iOS 4 is now available, and it is fantastic. But as a long-time iPhone user some old habits die hard.
The unified inbox is great. But I still find myself tapping the “Mailboxes” header on the Inboxes view in attempts to go back one more screen, despite the fact there is no button there.
Folders are great. But I now have to re-learn where my apps are. I used to know where on the screen they were located, now I have to remember which folder I put them in.
Multitasking is great. But double tapping the Home button doesn’t get me to Phone favorites anymore — a function I have used dozens of times a day for the past three years (I’m one of the few who uses my iPhone to make phone calls). In earlier iOS betas you could at least double tap and hold the home button to launch favorites. But alas, that function didn’t make it into the Gold Master.
But eventually I will acclimate and the above quibbles will be non-issues.
Apple’s new mobile OS is the most feature-rich and robust one to date. Just as the iPhone 4 is the biggest leap forward for the hardware since the original iPhone, iOS 4 is the biggest leap forward for the software.
iOS 4 is packed to the brim with features and functions we only dreamt about in 2007. Yet in spite of all the new, nearly everything about this OS is expected. Not because we’ve seen pre-release demos, but because the features are implemented so naturally. There are no new features that require much, if any, explanation. And, save but one, no new features do anything mind blowing.
That is exactly how Apple rolls. The implementation of a feature is just as much a feature as the functionality which it provides. Apple didn’t just add the ability to now create folders, they built the best possible user experience around that functionality that they could.
Current iPhone and iPod Touch users who are able to upgrade to iOS 4 will have no trouble using all the new toys found in iOS 4 without missing a beat. Even the most “hidden” of the new, highlighted features, fast-app switching via the Tray, is easily discoverable to the average user since activating the Tray is now tied to one of the most common functions of double tapping the Home Button.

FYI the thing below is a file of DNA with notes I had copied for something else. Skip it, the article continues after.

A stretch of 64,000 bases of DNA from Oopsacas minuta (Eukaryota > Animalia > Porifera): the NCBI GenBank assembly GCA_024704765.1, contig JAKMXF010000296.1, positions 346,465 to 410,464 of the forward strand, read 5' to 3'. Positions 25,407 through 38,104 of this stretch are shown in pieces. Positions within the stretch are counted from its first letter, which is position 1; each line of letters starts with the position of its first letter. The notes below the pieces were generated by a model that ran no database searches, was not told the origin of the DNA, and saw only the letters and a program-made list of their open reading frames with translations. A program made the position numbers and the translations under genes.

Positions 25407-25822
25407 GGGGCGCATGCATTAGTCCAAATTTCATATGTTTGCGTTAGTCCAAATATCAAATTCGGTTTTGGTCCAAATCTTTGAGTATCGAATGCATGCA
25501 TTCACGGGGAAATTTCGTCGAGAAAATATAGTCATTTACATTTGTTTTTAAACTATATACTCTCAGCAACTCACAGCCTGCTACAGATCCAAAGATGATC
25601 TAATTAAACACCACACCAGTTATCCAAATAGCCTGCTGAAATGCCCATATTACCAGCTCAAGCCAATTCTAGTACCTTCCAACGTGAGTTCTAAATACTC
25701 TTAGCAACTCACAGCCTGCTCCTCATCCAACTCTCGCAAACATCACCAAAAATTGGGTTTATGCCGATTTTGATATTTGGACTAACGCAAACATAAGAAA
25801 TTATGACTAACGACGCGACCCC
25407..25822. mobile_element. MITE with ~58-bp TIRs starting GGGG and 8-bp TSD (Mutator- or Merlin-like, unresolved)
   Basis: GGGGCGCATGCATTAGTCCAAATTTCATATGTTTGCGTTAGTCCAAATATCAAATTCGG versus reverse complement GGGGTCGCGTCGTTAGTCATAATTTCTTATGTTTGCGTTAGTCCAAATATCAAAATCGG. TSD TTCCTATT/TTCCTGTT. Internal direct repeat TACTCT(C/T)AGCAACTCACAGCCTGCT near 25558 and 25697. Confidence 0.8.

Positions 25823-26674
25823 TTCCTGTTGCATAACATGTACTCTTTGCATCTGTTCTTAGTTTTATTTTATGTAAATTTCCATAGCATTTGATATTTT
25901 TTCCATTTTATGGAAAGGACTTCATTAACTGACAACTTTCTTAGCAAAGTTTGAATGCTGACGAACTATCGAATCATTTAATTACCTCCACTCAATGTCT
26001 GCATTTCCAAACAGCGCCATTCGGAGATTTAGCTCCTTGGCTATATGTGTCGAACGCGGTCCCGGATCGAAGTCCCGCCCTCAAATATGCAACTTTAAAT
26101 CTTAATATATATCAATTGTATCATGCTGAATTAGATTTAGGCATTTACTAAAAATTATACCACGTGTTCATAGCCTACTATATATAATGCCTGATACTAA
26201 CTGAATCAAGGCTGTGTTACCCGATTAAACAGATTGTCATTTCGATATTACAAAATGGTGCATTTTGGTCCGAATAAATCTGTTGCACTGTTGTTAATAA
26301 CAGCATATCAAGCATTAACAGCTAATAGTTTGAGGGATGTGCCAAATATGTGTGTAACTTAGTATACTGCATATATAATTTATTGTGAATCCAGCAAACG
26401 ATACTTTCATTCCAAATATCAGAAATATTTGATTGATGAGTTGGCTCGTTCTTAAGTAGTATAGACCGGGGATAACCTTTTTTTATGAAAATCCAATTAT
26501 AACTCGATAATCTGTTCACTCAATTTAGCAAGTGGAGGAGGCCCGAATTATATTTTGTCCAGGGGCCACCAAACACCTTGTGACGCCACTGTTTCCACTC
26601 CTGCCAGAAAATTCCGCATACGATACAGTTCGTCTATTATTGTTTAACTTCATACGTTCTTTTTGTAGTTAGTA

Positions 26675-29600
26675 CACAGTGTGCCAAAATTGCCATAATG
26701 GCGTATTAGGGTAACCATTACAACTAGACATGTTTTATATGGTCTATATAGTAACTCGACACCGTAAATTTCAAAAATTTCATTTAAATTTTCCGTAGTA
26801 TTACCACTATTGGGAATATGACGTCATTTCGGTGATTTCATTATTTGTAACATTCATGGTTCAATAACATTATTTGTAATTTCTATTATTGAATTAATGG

The New Look
Every major update to the iPhone’s operating system has mostly only provided feature enhancements. iOS 4 is the first to sport a significant change in the look. And it’s beautiful.
Earlier this year I jailbroke my iPhone to install a different GUI and add a Home screen wallpaper and custom icons. But many of the graphical changes in iOS 4 negate my reasons for wanting to jailbreak. From what I’ve noticed, all of the new graphical elements are fantastic. Well, all but one: the default water drops wallpaper is bizarrely ugly. I’m currently using the fun but unobtrusive Pictotype Purple wallpaper from Veer.
I was never, ever, keen on the 3D Dock introduced in Leopard, but on the iPad and iPhone it’s great. For one, it’s much more open than the ‘grid’ Dock in previous iPhone OSes. This makes for a cleaner looking, more simple Home screen. Secondly, the square icons don’t look at all awkward while sitting on the 3D dock, which is not always the case in OS X.
Additionally, I’m a big fan of the scratched fabric texture which shows up in the background when drilling into a folder or when fast-app switching via the Tray. It’s a darker version of what you see behind the Google map if you click on the bottom-right page curl. And it’s the same background Reeder uses for its iPad app.
Folders are swell, but I suck at naming them.
Choosing a proper and usable name for a folder is proving to be more difficult than I thought. Also difficult is remembering which folder has which apps.
Thanks to folders, my first Home screen now has the apps which used to occupy my first two home screens. These are the apps I use daily or weekly. And the OCD in me decided it would be best to name each folder with names that were five characters long. So: Tools, Photo, Stats, and Sweet.